Attawapiskat: Grand Chief Sees Short-Term Solutions Forming
TIMMINS, Ont. - A solution to some of the most immediate problems in Attawapiskat seems to be taking shape.
Regional Grand Chief Stan Louttit says five families living in tents on the Northern Ontario reserve should be able to move into homes fairly soon — likely before Christmas.
That's because federal funding has allowed the Cree band to start repairing several houses that had been abandoned because they were too run-down.
And if the band comes up with robust and detailed plans for building more homes, Ottawa has agreed to provide up to $2 million extra.
But Louttit says the progress only deals with some of the immediate problems on the reserve, and those problems will return again unless chronic overcrowding, poor construction and poverty are dealt with in a meaningful way.
"This is band-aid stuff," he said in an interview. "It doesn't deal with the overall issue."
The Attawapiskat community near James Bay has been struggling for years to deal with a deep housing shortage, Louttis said.
More and more houses have been abandoned because they are too dilapidated. For a while, families doubled up in the stronger homes. But now, there are not enough quality houses for everyone to live in.
So entire families have moved into tents, or uninsulated shacks, or abandoned construction trailers left behind by miners.
Tired of trying to persuade Aboriginal Affairs officials that Attawapiskat needed special consideration, the band took their complaints public by declaring a state of emergency last month.
Their plight has gradually attracted attention. Federal and provincial officials were in Attawapiskat on Monday to see if they can figure out what went wrong. And now, NDP interim leader Nycole Turmel is on her way to the remote community, as is the Red Cross, the regional grand chief, and extra health professionals.
"The good thing is, everybody knows about it. The government is embarrassed as hell," Louttit said. "We're beginning to see some progress."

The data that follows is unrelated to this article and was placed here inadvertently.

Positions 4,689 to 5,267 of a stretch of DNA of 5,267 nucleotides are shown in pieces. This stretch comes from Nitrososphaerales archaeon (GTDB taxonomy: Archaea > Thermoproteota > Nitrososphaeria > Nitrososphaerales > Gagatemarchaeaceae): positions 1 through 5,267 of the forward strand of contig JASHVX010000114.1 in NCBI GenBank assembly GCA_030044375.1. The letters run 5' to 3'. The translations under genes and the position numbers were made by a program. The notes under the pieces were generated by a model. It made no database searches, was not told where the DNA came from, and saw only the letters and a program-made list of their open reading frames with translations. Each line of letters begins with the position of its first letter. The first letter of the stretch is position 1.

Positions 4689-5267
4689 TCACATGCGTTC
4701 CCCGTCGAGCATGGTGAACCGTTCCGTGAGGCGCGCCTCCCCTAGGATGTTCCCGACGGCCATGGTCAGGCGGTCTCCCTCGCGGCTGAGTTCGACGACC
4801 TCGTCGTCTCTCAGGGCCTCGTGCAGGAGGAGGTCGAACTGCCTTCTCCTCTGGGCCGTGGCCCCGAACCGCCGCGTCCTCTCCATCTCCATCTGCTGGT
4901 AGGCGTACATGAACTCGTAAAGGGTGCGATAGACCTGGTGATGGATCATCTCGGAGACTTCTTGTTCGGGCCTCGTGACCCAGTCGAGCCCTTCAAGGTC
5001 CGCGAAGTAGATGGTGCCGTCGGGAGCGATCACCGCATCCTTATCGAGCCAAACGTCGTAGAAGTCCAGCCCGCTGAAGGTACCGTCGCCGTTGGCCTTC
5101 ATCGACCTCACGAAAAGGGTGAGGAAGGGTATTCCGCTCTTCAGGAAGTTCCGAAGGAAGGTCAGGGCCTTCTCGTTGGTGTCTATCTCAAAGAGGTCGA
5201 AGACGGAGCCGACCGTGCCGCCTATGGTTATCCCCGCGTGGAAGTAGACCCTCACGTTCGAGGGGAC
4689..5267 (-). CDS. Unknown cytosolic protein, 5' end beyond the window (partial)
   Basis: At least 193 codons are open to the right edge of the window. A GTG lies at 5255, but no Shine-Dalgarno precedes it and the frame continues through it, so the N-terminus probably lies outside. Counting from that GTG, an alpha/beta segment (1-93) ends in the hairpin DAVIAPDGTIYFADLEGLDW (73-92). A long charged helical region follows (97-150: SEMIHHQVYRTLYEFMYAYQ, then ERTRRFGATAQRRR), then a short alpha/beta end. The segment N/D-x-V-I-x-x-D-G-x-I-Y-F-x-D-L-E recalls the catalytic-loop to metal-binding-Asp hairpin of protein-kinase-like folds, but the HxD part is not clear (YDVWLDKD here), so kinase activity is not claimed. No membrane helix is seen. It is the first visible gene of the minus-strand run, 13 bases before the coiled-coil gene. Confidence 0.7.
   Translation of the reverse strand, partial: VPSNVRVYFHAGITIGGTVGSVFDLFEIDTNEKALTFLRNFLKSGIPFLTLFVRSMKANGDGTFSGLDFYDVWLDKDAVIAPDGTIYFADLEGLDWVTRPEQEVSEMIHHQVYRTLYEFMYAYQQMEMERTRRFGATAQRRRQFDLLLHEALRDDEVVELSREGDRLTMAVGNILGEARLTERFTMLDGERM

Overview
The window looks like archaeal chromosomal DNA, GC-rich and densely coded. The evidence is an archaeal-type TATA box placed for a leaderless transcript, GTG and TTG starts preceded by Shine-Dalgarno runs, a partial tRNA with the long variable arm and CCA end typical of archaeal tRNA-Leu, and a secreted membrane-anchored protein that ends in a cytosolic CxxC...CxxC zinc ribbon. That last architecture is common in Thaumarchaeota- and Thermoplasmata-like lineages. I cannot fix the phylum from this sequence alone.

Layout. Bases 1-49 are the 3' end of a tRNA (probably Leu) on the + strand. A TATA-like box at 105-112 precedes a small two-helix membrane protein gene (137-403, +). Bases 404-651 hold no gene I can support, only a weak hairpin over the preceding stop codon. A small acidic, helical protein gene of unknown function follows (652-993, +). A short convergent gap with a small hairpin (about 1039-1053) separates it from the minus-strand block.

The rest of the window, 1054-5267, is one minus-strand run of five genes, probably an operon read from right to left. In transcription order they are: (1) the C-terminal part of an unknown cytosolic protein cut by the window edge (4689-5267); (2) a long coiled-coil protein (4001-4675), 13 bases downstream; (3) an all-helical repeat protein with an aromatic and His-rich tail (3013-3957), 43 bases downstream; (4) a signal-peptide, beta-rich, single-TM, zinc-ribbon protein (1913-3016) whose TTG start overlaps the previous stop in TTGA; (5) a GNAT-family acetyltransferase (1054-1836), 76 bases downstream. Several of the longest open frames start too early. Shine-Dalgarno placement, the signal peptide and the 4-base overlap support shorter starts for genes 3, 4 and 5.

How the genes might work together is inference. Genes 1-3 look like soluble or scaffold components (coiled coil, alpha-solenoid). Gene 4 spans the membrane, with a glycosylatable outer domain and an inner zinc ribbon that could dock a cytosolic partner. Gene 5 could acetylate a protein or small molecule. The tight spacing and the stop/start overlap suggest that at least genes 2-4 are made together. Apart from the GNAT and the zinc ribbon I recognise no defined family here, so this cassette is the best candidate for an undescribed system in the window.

Several James Bay communities are experiencing similar trouble, but First Nations leaders have focused on Attawapiskat because conditions there are the worst, Louttit added.
Housing for First Nations crumbles party because families are large and homes are often crowded, says John Beaucage, a former grand chief who advises Ontario on improving aboriginal living.
Homes built on top of permafrost have extra challenges, Beaucage says, because the large families heat up the homes, and then melt the permafrost underneath. So foundations and beams sink and then crack, and mould infestations spread.
The Cree community in Attawapiskat has had years of problems with its buildings. The elementary school had to be shut down in 2000 because of health and safety concerns, and has not yet been replaced with a permanent structure.
The Assembly of First Nations estimates that 80,000 additional homes are needed in First Nations communities. The advocacy organization says almost half of the existing housing stock is substandard, and much of it should be condemned.
Prime Minister Stephen Harper has spoken pointedly about needing to find a better route to aboriginal prosperity. But he is focusing fairly narrowly on improving education.
A child with a facial rash from lack of clean water and sanitation.
Many children are scalded and burned from living in densely overcrowded houses with makeshift wood stoves.
Inside a makeshift tent -- home to a family of six.
A young mother stands in front of the tent she has shared with her husband and four children for two years.
Video and photos courtesy of Charlie Angus